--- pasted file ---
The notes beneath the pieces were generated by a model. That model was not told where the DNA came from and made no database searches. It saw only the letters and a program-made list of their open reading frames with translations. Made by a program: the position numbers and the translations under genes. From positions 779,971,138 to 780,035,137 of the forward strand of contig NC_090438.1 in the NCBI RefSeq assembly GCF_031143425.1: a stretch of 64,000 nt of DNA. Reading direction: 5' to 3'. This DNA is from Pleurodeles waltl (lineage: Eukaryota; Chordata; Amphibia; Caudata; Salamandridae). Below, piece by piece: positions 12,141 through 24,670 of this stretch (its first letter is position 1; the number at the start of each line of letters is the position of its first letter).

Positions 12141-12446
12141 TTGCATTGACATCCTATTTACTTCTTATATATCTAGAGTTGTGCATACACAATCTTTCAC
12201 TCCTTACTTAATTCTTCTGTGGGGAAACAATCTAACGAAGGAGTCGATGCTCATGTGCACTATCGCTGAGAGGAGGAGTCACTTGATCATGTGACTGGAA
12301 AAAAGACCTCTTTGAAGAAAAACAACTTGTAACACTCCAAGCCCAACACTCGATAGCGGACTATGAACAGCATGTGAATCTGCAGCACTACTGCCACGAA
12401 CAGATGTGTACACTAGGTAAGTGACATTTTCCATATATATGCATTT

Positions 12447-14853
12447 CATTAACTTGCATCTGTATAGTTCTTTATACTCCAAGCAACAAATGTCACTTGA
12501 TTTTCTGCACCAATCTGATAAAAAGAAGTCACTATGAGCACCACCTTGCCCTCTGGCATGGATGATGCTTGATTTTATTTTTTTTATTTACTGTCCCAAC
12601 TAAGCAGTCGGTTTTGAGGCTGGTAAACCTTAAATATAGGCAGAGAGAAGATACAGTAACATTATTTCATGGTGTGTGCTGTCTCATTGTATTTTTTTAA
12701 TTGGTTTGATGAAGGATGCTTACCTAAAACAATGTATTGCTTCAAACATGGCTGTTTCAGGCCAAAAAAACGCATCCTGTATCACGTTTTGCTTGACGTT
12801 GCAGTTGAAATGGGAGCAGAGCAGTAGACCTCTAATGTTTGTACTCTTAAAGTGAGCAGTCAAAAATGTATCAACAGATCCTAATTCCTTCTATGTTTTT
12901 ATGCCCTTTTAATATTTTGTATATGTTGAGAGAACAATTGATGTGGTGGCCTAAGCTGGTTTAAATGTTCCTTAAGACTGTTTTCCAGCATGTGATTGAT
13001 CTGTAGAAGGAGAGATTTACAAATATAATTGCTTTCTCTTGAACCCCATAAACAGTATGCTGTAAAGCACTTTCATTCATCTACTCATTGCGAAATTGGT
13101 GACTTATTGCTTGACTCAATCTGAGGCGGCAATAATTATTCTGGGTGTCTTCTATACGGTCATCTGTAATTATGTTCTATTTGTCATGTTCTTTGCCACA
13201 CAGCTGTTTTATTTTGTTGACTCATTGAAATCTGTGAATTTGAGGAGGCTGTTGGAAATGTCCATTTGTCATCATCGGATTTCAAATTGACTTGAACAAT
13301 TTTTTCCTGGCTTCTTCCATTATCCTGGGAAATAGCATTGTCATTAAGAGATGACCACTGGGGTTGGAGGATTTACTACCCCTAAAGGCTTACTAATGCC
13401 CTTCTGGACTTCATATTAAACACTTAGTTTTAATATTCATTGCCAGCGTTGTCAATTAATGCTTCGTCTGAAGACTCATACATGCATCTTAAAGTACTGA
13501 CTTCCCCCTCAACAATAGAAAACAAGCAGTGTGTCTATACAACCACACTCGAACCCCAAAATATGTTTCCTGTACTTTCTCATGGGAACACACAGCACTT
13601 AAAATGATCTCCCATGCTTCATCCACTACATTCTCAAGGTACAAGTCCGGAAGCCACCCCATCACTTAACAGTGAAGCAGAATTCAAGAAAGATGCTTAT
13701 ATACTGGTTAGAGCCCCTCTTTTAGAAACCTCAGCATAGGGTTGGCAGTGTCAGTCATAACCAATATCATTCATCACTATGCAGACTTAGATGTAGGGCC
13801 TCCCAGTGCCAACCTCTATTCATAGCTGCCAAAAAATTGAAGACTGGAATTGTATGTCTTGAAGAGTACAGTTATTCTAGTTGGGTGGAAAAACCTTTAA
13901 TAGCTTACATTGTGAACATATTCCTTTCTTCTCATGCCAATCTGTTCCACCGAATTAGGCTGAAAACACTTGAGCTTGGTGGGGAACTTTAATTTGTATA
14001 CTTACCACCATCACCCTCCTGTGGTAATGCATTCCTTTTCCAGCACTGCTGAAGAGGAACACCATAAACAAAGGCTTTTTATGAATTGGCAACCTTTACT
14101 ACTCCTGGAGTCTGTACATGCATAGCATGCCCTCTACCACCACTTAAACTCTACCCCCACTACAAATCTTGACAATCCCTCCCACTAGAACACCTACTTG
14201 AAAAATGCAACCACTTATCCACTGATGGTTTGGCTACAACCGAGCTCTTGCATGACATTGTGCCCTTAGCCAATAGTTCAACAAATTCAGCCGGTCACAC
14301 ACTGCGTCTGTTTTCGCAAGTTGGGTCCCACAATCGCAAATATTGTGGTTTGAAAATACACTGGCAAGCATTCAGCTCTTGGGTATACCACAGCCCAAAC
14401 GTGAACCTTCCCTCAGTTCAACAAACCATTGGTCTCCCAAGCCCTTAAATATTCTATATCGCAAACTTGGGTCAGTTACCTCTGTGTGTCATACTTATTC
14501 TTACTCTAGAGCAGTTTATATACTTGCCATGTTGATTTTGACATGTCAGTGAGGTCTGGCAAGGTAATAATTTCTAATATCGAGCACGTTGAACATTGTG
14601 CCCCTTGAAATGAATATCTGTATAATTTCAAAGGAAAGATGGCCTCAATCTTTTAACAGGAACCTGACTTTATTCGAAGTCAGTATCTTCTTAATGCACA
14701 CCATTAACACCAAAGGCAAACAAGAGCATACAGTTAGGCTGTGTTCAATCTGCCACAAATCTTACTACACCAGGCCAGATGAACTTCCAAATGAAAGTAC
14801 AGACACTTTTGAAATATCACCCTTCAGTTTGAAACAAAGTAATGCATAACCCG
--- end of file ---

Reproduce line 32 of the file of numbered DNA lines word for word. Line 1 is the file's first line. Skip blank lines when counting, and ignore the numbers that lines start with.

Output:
14801 AGACACTTTTGAAATATCACCCTTCAGTTTGAAACAAAGTAATGCATAACCCG